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Guatemala Part Two...


What a whirlwind these past couple of days have been. Yesterday team SYSK and the CoEd gang traveled to Santiago and Lake Atitlan. The lake itself is unbelievably beautiful, and surrounded by three volcanoes, two of which are active. Santiago is a very poor town and was the sight of some pretty extreme fighting at times during Guatemala's civil war. It was really hard to comprehend gun battles going on in the narrow cobblestone streets and alleyways that we walked. We met with a family that the CoEd has worked with over the past few years. They were incredibly warm and loving people who have sacrificed to allow their teenage daughter to attend school instead of working to help make money for the family -- truly amazing people.

The CoEd folks then took us to a lovely outdoor place of worship that had an ugly background -- 13 people, mostly teenagers, were massacred there in the early 1990s during the war. They then drove us to the sight of a devastating mudslide that killed more than 1,300 people five years ago -- a very sacred place. We met a 13 year-old boy who lost both of his parents in the tragedy at only eight years old. Very hard to take, but his attitude was somehow positive and truly inspiring.

Today we traveled by boat and bus to the Pixabaj Cooperative School. This is another very poor town, but you would never guess it from the spirit of these kids. It was a big celebration, with parents coming out to take part in the ceremonial presentation of the textbooks. Josh and I were honored to be presenters and even though it was a ceremonial affair, you could feel just how real it was. Seeing these kids lining up, so excited, as other volunteers handed out pens and pencils was really something else. We met and interviewed several of the teachers as well. The folks only make about $150 per month, but can't really even count on their paychecks coming at all many months. It's truly a labor of love for them to be able to provide these kids with an education and an opportunity to break the cycle of poverty. Again, team SYSK is left blown away by the kindness and warmth of the Guatemalans.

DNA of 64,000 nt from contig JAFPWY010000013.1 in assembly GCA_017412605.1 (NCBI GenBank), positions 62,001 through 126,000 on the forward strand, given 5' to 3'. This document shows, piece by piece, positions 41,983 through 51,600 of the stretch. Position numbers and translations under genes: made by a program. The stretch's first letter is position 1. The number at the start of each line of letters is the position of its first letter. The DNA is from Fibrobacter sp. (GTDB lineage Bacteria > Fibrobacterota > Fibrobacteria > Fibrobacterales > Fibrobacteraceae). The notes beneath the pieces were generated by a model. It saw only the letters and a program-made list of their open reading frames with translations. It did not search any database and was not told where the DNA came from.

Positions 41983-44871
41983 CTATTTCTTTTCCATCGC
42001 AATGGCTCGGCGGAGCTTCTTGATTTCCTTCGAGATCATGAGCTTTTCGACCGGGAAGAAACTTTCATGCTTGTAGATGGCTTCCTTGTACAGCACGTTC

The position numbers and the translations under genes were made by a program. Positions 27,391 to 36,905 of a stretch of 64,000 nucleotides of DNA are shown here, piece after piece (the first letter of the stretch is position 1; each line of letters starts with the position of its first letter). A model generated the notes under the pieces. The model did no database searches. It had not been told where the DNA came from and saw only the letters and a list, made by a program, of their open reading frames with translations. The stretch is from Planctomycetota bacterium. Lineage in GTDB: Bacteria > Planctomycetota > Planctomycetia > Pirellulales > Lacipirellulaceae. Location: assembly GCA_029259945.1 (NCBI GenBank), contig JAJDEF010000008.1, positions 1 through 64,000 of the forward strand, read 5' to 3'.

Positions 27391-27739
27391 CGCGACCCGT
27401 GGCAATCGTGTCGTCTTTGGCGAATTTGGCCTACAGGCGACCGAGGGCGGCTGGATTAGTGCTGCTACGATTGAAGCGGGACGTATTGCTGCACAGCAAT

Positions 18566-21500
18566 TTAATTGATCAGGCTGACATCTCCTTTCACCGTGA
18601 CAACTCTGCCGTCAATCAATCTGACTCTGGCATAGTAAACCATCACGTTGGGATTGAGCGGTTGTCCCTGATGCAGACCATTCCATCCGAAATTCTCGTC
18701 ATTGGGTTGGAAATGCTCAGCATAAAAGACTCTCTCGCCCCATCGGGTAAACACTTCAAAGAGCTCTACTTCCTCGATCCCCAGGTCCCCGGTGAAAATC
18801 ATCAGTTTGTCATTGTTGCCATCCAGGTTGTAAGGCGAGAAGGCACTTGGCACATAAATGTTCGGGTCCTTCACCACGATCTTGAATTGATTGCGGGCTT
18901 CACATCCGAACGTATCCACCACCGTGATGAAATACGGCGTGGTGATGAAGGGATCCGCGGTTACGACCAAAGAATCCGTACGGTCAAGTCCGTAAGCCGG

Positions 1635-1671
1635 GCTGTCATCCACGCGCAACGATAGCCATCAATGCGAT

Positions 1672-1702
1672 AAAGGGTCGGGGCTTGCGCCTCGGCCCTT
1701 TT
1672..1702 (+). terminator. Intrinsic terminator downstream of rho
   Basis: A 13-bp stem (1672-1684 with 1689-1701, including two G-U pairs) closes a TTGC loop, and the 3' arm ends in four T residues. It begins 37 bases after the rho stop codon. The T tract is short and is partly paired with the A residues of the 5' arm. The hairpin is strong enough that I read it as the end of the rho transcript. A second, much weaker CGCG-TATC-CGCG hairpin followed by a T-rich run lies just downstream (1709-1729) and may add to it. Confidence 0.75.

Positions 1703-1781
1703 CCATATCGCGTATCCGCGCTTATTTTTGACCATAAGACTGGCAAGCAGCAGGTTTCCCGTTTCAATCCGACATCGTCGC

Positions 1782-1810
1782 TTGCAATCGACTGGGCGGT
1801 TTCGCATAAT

After that we traveled to Chimaltenango and the Cerritos Asuncion School for a computer center inauguration. Most of the town came out to welcome us and celebrate the ribbon cutting. These kids, most of which didn't even have access to textbooks a few years ago, now have a computer center and instructors who teach them Microsoft Office programs and basic Internet search skills. The kids here put on a real show for us, complete with singing, dancing, a marimba band and what we thought was going to be a sacrifice of a live chicken. Thankfully, it ended up being a symbolic sacrifice and the chicken was spared.

It was a very long day and I'm worn out as I write this. It's emotionally exhausting seeing these children who have nothing, so gracious and excited to have the opportunity to just learn. They aren't clamoring for a new Playstation, cell phone or whatever clothes are all the rage. They want pens, pencils and textbooks. There are lessons to be learned all over this beautiful and great country. From the man we passed on the road cutting his grass with a machete, to the children who get up at four in the morning to farm with their family so they can attend school in the afternoon. To call this an enriching and eye-opening experience doesn't begin to do it justice. The sustainable cooperative effort that the CoEd staff has brought to more than 200 schools (and counting) across Guatemala is one of the most impressive and effective programs I've ever witnessed. I feel lucky just to be a fly on the wall and report on the work they're doing.

I hope everyone out there in the SYSK Army is having a great week, safe and sound with the people they love. Until tomorrow, goodnight and sweet dreams.


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